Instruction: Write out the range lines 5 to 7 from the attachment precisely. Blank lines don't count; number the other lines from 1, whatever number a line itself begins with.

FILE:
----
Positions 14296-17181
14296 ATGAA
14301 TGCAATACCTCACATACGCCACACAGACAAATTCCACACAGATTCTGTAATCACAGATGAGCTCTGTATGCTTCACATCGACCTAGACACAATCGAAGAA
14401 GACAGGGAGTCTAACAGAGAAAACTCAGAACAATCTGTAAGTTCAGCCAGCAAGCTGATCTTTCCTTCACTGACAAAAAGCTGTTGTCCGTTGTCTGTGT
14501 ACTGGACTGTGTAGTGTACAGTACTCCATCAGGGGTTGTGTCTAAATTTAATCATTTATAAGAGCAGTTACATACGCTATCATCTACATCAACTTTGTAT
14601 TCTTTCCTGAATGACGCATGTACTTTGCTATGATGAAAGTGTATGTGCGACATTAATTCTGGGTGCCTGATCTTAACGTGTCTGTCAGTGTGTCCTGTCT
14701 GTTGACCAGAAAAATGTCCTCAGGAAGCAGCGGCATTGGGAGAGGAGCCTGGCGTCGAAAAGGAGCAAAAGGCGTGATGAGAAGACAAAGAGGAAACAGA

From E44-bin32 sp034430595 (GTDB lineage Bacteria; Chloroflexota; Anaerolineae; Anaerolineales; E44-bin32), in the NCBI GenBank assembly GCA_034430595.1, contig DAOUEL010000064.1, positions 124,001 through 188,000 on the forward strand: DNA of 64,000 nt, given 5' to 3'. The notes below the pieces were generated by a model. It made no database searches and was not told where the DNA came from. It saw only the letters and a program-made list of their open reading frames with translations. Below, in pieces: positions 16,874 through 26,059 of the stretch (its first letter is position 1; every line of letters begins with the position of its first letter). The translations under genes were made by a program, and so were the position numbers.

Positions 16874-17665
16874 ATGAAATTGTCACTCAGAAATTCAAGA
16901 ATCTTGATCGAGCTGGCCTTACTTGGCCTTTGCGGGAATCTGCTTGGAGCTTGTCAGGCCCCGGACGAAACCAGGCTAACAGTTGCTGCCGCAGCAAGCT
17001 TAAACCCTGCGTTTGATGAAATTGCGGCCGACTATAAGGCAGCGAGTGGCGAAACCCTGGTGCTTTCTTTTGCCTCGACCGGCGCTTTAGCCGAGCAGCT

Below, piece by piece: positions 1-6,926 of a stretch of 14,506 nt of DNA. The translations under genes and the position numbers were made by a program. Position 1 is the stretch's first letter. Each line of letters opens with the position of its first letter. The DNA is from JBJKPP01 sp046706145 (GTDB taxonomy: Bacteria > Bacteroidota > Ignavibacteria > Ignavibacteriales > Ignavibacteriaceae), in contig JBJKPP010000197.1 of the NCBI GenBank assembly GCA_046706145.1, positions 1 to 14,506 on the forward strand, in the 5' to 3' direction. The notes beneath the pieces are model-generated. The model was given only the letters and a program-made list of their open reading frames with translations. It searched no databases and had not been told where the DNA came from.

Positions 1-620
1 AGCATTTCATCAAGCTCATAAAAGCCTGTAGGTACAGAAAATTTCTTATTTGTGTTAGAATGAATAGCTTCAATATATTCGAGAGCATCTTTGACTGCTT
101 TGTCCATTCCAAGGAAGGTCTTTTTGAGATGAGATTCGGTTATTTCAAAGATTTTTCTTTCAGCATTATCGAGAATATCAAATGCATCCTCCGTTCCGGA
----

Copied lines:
14501 ACTGGACTGTGTAGTGTACAGTACTCCATCAGGGGTTGTGTCTAAATTTAATCATTTATAAGAGCAGTTACATACGCTATCATCTACATCAACTTTGTAT
14601 TCTTTCCTGAATGACGCATGTACTTTGCTATGATGAAAGTGTATGTGCGACATTAATTCTGGGTGCCTGATCTTAACGTGTCTGTCAGTGTGTCCTGTCT
14701 GTTGACCAGAAAAATGTCCTCAGGAAGCAGCGGCATTGGGAGAGGAGCCTGGCGTCGAAAAGGAGCAAAAGGCGTGATGAGAAGACAAAGAGGAAACAGA